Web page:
According to an article in the York Daily Record, Students Miss ID Idea, after the statement was read in their biology class by a school administrator, the students still knew nothing about Intelligent Design. Here's an excerpt from the article that caught my eye:

After students heard the statement, they were told that if they had any questions, they should speak to their parents or contact district administrators, students said. They were also told they could refer to one of 60 copies of the book, "Of Pandas and People," kept in the high-school library.

Yagodich said some of her friends had questions, but administrators left the room before anyone could raise their hands.

"Pretty much on the last word they were headed for the doors," she said.

And later in the article:

After Miller returned to the classroom, she said some students were a little confused and frustrated.

"Students did voice their frustration that they couldn't ask more questions about intelligent design," Miller said.

I think this indicates a big problem with the "ban Intelligent Design" strategy. Imagine for a moment that you're a school student and you've just been told that there's this thing called "Intelligent Design", but that it is forbidden to teach you anything about it. What do you suppose you're going to do? Well, if you're like most students, you're going to forget about it 'cuz you've got better things to do in your life. :-)

But it's possible that you'll wonder about this "forbidden fruit" and will pick up a copy of a book like "Of Pandas and People" to read. You'll then read lots of claims about the alleged shortcomings of evolution — without anyone to explain how those claims are wrong.

If, on the other hand, your biology teacher, in teaching evolution, also teaches Intelligent Design, two things happen. One is that ID is no longer "forbidden fruit". The other is that, as your teachers mentions each claim made by ID, he/she can also explain why that claim isn't valid, debunking ID on the spot.

I've heard that in many European countries, rather than prohibiting religion from the classroom, they teach numerous religious ideas in school. As a result, someone who only knows Christianity is also exposed to Islam, Buddhism, Shinto, Hinduism, Confucianism, Judaism, Zoroastrianism, etc. They supposedly quickly get the point that not all of them can be right, so perhaps they should be a bit more tolerant and open to the ideas of others. As a result, they don't have as many problems with Christian religious fundamentalists insisting that public institutions reflect their beliefs. And in particular, they don't have to worry about teaching creationism in the classroom.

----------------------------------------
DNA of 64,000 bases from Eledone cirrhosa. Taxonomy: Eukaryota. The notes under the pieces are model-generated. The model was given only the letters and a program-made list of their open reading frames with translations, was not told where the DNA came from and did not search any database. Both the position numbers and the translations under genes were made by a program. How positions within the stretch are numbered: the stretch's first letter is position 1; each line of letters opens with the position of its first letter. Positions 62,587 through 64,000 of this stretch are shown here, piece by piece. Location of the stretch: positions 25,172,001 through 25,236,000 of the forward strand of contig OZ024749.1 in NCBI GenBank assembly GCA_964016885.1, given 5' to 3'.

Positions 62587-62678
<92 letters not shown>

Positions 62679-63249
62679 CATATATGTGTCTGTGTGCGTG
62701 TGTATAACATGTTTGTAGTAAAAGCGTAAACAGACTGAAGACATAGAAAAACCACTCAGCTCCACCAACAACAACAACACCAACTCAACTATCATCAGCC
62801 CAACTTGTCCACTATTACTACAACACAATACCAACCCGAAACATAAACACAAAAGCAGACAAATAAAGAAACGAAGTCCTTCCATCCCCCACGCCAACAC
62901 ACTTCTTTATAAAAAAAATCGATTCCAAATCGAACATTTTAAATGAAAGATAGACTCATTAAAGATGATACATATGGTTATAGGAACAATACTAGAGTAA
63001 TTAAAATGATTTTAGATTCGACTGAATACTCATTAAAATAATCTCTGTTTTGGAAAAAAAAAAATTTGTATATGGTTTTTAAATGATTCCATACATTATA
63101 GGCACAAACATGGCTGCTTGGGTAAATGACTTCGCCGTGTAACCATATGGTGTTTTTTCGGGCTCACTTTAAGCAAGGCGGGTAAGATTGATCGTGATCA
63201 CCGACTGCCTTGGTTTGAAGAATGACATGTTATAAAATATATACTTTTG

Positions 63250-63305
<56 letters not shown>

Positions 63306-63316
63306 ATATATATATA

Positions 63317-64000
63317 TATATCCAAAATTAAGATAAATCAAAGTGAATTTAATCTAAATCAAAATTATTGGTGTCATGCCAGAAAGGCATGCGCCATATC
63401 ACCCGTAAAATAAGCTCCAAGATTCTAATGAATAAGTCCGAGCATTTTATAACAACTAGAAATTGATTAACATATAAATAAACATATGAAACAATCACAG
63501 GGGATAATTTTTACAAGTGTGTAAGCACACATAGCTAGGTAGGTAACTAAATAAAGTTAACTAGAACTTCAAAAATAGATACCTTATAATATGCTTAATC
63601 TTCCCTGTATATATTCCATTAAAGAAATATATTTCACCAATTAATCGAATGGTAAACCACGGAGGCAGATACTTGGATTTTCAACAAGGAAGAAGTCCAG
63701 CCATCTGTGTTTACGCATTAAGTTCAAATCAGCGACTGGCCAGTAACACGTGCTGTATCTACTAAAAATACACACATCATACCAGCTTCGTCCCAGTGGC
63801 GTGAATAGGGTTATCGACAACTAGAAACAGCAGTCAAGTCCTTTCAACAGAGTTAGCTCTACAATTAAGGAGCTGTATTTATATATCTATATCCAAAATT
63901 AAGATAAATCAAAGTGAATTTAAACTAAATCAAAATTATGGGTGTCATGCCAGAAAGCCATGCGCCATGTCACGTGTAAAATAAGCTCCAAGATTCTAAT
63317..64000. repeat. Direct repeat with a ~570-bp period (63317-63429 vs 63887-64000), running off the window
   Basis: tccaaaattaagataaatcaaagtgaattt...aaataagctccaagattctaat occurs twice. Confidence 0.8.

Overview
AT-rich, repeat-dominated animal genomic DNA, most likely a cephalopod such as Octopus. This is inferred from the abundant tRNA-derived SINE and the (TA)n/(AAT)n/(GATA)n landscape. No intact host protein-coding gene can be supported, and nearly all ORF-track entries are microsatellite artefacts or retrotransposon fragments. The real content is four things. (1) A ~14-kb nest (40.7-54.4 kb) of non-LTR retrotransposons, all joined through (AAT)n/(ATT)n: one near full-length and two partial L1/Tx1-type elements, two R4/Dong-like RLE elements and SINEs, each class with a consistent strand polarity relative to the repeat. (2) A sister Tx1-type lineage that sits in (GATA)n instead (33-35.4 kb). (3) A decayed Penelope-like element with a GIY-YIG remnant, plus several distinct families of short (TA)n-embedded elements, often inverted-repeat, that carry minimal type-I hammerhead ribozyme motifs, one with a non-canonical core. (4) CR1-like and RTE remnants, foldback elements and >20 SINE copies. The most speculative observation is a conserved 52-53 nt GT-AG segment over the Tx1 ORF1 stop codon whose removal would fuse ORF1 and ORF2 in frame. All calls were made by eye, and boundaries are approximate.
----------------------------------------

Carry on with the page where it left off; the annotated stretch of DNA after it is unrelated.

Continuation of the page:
If this is truly the case in European countries (can anyone confirm this?), I'm wondering whether it's something we ought to consider implementing here in the US.

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January 28, 2005 in Creationism and Evolution | Permalink | Comments (1) | TrackBack

January 27, 2005

Titan's methane not of biological origin

Scientists analyzing data from the Huygens probe say that Saturn's moon Titan has more methane than they expected, but Jean-Pierre Lebreton, mission manager for the Huygens probe, said "This methane cannot be coming from living organisms." There doesn't appear to be any explanation in the article as to why he said that, not that I doubt him. Anyone have any details?

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January 27, 2005 in Science and Technology | Permalink | Comments (0) | TrackBack

NY Times and Washington Post note anti-evolution activities

The New York Times and the Washington Post both recently ran editorials criticizing recent anti-evolution activities in the US. The New York Times article, The Crafty Attacks on Evolution, ran on January 23, while the Washington Post article, God and Darwin, ran on January 25. (via NCSE)

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January 27, 2005 in Creationism and Evolution | Permalink | Comments (0) | TrackBack